Panelists take the stage at the second Save our Water Summit hosted by the News-Press. SC photo by Barbara Linstrom
Panelists take the stage at the second Save our Water Summit hosted by the News-Press. SC photo by Barbara Linstrom

Advocacy groups reported great strides in getting a plan through the state to the federal level that is intended to drastically reduce harmful discharges into South Florida estuaries. Water managers shared gradual momentum on massive storage and treatment plans. Scientists gave promising data for improving water quality, with a caveat.

Healthy ecosystems that are resilient can bounce back and in a pretty quick amount of time,” said Greg Tolley, chair of the marine science and ecological studies department at FGCU. “But, If we get the water wrong, the whole system could crash.”

Key stakeholders took the stage at the Coconut Point Hyatt Regency Friday morning to share progress reports on getting the water right at the second Save Our Water Summit hosted by the News-Press. The first summit was in October 2016.

Two years ago, we were under a state of emergency due to the water being released from Lake Okeechobee,” said Erik Eikenberg, CEO of The Everglades Foundation. “Now, we have a plan. We know what needs to occur and we’re now seeing the political will to do it. We’re making tremendous progress and I encourage you to stay engaged on the issue.”

Plans for the Everglades Agricultural Area (EAA) Reservoir to store and treat water south of Lake Okeechobee are now moving through the federal review, authorization and appropriation process. If the feds match the $200 million a year that the state of Florida has already committed, the reservoir is expected to be completed within about seven years.

We’re waiting on the review by the Army Corps of Engineers. Hopefully, we’ll get a favorable response and it will go to Congress for authorization. After authorization that will make it eligible for congressional appropriations to move forward with the construction of that project,” said Phil Flood, regional representative on the South Florida Water Management District.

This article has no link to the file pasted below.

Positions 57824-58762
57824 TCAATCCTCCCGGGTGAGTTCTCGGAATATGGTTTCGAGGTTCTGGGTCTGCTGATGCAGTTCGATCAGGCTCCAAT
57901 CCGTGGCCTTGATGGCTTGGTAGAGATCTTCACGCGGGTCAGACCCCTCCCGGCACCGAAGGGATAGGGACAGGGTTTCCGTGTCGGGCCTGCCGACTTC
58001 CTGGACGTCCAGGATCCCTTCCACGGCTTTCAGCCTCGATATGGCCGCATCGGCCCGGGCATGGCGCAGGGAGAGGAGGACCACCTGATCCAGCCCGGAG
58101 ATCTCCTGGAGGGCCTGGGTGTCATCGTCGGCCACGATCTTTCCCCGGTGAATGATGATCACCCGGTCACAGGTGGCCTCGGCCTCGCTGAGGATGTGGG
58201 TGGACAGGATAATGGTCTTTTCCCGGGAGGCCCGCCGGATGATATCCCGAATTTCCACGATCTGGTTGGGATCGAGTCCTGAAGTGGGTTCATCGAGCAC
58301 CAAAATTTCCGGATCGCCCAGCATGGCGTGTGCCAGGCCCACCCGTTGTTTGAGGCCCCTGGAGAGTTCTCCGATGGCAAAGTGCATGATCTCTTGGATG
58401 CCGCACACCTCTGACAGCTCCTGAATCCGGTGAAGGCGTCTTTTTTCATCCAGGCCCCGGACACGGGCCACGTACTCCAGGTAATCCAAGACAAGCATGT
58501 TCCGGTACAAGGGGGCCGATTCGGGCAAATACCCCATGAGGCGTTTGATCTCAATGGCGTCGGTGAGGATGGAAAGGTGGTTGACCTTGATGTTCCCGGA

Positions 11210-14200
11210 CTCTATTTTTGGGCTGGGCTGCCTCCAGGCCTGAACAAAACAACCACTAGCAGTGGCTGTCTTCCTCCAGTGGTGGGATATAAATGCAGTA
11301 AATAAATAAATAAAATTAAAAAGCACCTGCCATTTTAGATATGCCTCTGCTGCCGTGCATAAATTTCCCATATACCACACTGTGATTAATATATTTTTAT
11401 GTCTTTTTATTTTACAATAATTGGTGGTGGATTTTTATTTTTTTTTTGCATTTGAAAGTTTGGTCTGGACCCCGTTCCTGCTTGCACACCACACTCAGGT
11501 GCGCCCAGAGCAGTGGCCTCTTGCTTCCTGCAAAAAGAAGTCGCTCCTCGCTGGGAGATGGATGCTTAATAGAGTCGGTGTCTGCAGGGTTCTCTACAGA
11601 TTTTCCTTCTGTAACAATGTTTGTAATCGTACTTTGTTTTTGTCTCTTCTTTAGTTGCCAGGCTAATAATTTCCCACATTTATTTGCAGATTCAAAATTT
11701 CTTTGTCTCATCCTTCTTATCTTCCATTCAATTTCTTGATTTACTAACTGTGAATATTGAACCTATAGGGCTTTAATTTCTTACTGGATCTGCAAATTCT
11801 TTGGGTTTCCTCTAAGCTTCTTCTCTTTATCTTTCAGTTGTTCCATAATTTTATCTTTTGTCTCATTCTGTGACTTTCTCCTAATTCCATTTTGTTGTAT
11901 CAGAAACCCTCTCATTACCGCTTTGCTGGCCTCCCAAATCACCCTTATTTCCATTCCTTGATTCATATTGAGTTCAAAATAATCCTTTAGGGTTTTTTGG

Advocates noted that it’s been almost two decades since the original $8 billion Everglades restoration plan was approved at the federal level, but that starts and stops of the requisite $400 million per year in funding split between the state and federal governments have held up progress.

In 2000, when President Clinton signed the Comprehensive Everglades Plan to fix the system, the second project that he signed in that legislation was a reservoir south of Lake Okeechobee, so here we are 17-18 years later waiting for this particular project,” said Eikenberg.

As time passes, the population grows.

We have a need for a robust system that allows our economy to flourish and allows our ecosystems to thrive and what’s more, is that it’s an even a greater need than it was 20 years ago. The system was originally designed to support 2-3 million people; we’re supporting over 8 million with the same system,” said Jennifer Reynolds, South Florida’s deputy district commander of the U.S. Army Corps of Engineers.

In presenting the Conservancy of Southwest Florida’s third Estuaries Report Card, Marisa Cardozzo directly addressed the state of water quality since the last summit.